There are appealing aspects of Costa Rica’s economy which attract the attention and dollars of foreign investors and business people. Through steady economic growth, the country reached its highest GDP levels in 2017: an astonishing US$57.06 billion. With abundant opportunities in tourism, renewable energy, electricity, and agriculture, foreign investors are flocking to this rich coastline to get a piece of the profits.
Being one of Latin America’s fastest growing economies, the country developed a variety of visa options to accommodate foreign investors and business people. Generally, the options all fall under the same overarching category: Investor’s Visa. However, depending on economic activity and involvement, your classification under this visa can vary. For this reason, it’s important to understand all the options at hand.
Property Owner Investor’s Visa
The first, and arguably the easiest, type of Investor’s Visa that Costa Rica offers is the Property Owner visa. After purchasing land and/or residencies worth at least US$200,000, foreigners can apply for residency through this visa. When purchasing property, a Costa Rican partner is not required. Foreigners can complete purchases independently. After finding the desired real estate, there are a series of steps to follow in order to finalize the transaction:
- Submit an ‘Offer to Purchase’ or ‘Letter of Intent’ to the Seller
- Once the seller accepts the offer, the buyer’s Costa Rican attorney drafts a formal ‘Sale’ and ‘Purchase Agreement.’ Both documents are legally binding and outline all the terms of the agreement
- A period of due diligence follows, in which officials inspect the property and its legal standing
- After inspection, the parties close the deed in front of an authorized Costa Rican Notary Public. If the buyer cannot be present for the closing, an approved Power of Attorney may act for them.
- Finally, the buyer must declare the property before the Municipality for tax purposes.
After successfully completing these steps, the investor can officially apply for the Property Owner’s Visa, also known as the ‘Temporary Residency under the Investment Status.’ This permit is valid for two years, but can be renewed given certain requirements are met. After living in Costa Rica with a valid Temporary Residency visa for 3 or more years, foreigners can apply for permanent residency.
Business Owner’s Investor Visa
Secondly, foreigners that invest in or create companies in Costa Rica can obtain visas as well. The country does not require that the business have local investors or shareholders for it to be legitimate. This works in favor of foreigners starting out with few contacts or connections in the country. The only requirement for the startups is that it has a minimum of two (2) shareholders, either individuals or legal entities. If necessary, an authorized Power of Attorney can incorporate the company on the owner’s behalf if they can’t be there physically.
Finally, after setting up a company in Costa Rica, foreigners can apply for the ‘Temporary Residency for Labor Purposes.’ Moreover, if a foreigner is an investor or entrepreneur of ‘Product projects or National Interest Projects,’ they can get this visa as well.
Temporary Working Permits
Finally, Costa Rica’s last visa option available to foreigners is a ‘Temporary Working Permit.’ This particular visa is a viable option for individuals who have an employment offer with a local company. It lets foreigners enter the country to work on projects that will take one year or less. Workers can apply only once for a year-long extension to the permit. This temporary resident visa applies to Executives, Legal Representatives and/or Managers. The most common Visa requisites for this category are:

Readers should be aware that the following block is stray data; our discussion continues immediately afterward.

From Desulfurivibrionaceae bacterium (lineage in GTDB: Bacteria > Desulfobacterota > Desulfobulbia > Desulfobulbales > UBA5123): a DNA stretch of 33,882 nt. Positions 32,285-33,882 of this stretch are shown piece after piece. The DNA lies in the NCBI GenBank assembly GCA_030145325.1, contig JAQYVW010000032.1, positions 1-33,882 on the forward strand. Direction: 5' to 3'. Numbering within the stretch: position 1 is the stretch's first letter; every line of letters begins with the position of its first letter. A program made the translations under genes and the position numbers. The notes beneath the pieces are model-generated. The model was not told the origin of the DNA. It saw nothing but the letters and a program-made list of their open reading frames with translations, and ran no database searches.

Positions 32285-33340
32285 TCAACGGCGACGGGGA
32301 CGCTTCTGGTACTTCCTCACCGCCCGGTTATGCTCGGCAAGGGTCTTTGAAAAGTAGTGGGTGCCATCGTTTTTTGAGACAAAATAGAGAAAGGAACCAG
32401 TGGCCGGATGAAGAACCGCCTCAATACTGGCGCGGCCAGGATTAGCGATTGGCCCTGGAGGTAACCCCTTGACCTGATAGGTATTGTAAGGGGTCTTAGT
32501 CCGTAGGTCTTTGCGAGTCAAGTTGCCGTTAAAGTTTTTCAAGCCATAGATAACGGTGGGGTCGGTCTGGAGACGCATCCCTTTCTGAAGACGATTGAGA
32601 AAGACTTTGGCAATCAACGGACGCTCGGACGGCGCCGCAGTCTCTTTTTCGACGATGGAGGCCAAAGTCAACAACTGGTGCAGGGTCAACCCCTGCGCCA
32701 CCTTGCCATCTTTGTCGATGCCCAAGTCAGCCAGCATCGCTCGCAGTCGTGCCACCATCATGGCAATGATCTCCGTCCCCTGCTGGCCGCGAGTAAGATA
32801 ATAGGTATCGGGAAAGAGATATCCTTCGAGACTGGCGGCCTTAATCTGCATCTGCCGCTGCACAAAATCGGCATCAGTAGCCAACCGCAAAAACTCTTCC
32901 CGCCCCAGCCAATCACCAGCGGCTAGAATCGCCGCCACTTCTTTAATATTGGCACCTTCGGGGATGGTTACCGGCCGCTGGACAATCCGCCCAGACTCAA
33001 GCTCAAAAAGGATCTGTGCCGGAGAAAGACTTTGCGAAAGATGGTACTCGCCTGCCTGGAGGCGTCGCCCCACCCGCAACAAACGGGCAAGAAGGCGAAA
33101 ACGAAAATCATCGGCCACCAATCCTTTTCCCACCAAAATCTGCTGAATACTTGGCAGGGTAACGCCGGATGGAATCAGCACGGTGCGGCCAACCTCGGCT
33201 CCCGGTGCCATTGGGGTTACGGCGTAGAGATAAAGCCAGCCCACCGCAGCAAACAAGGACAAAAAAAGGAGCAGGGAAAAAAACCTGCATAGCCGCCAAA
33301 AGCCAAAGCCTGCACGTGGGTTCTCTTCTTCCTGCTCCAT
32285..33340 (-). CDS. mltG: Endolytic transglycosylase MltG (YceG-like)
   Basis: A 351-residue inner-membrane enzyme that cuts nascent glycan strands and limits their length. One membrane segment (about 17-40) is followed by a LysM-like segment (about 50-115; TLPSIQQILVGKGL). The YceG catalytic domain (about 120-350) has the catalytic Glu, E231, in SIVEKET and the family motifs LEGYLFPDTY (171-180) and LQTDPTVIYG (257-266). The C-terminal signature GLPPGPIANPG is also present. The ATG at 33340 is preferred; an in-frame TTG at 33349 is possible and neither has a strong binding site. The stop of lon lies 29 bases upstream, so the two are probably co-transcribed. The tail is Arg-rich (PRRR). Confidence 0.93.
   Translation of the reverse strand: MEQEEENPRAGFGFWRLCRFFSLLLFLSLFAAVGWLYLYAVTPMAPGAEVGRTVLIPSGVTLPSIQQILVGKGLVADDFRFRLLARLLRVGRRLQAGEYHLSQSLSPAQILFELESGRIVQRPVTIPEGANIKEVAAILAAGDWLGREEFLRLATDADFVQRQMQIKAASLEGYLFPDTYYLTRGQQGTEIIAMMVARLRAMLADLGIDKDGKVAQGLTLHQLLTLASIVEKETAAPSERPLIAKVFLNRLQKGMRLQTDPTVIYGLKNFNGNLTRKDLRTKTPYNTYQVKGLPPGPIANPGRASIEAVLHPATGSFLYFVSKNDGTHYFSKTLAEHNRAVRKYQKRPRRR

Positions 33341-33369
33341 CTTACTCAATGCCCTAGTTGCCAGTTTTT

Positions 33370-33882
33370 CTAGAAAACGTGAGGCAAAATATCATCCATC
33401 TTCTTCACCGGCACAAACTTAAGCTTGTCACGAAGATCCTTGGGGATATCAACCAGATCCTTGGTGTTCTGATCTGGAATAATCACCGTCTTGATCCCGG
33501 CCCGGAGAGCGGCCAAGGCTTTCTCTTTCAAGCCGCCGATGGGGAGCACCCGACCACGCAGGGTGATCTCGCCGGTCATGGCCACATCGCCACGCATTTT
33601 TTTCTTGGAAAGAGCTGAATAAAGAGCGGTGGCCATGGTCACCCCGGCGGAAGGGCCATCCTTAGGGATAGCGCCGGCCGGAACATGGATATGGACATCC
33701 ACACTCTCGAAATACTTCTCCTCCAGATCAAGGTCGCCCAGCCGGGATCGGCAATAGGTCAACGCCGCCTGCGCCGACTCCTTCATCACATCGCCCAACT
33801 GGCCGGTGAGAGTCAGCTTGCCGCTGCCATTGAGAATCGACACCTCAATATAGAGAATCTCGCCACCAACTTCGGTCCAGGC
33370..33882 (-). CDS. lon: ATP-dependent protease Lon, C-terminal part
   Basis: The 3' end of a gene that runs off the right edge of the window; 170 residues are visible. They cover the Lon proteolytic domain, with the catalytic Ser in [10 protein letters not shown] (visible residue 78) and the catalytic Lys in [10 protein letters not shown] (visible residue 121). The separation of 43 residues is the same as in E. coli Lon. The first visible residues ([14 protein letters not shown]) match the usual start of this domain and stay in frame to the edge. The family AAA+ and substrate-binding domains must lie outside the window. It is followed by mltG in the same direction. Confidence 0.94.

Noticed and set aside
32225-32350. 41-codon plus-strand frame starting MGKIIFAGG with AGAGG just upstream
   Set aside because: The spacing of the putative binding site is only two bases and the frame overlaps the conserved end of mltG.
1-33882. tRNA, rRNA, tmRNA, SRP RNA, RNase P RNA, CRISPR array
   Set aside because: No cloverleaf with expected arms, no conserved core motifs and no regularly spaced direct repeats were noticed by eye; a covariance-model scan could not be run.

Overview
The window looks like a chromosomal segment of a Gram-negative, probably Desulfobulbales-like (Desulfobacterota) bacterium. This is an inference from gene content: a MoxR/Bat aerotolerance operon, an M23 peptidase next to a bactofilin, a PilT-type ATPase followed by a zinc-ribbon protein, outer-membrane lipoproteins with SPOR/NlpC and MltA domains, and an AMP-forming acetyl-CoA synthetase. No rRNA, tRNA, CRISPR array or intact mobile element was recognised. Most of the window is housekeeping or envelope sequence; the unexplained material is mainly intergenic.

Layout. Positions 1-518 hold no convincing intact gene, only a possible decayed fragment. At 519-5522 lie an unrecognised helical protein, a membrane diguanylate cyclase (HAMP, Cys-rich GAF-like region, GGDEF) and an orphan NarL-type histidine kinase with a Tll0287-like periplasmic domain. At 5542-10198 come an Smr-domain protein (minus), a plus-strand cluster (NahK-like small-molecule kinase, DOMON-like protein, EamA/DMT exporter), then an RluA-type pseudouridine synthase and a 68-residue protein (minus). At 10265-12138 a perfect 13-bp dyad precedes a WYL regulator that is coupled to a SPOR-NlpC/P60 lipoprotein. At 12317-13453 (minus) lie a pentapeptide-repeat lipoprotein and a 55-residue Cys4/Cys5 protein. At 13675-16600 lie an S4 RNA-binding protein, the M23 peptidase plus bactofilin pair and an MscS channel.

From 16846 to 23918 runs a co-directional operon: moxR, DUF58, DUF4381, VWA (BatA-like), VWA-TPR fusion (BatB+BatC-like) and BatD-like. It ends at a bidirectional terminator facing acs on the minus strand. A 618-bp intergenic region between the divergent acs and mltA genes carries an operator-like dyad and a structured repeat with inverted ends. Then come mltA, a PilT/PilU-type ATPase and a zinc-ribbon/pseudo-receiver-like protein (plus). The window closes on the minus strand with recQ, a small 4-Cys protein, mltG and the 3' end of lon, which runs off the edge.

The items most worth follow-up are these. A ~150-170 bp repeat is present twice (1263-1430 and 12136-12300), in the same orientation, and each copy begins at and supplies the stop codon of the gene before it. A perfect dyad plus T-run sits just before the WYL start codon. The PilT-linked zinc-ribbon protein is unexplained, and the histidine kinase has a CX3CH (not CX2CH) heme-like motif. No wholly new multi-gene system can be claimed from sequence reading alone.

- Filiation form completed and signed.
- Signed letter indicating the reasons why you are applying for permanent residence, including full name, nationality, age, occupation, and address.
- Payment receipt of US$50. You must make this payment to the account 242480-0 of the Bank of Costa Rica.
- Payment receipt for the sum of ¢125 and ¢2.50 for each sheet that you submit with your application and stamps
- Two passport size photographs
- Proof of fingerprint registration, issued by the Ministry of Public Security.
- Proof of consular registration. The requirements for such registration will be determined at the corresponding Consulate.
- Birth certificate (issued in the country of origin, duly legalized and authenticated or apostille.)
- Certification of criminal records from home country, duly legalized and authenticated or apostilled.
- Photocopy of all pages of the current passport. The photocopy must be certified, either confronted with the original before the official who receives them, or through a notary public.
- Other requisites may apply depending on the following options for temporary residency visa.
Certainly, after following all the steps and receiving approval, finding monetary success in Costa Rica isn’t difficult to achieve.
Expanding into fruitful opportunities
Costa Rica has many business opportunities in many different sectors. Voted one of the most innovative countries in Latin America in 2017, the small country offers big profits for foreign investors and business people that recognize these chances. However, as a foreigner, there are always a handful of legal processes and visa registration to go through, and it can get complicated.
If you are moving business to Costa Rica, reach out to Biz Latin Hub for visa guidance, commercial representation, and back-office service needs. Our team will provide you personalized support to ensure success in whatever market you are entering. Contact us here with questions.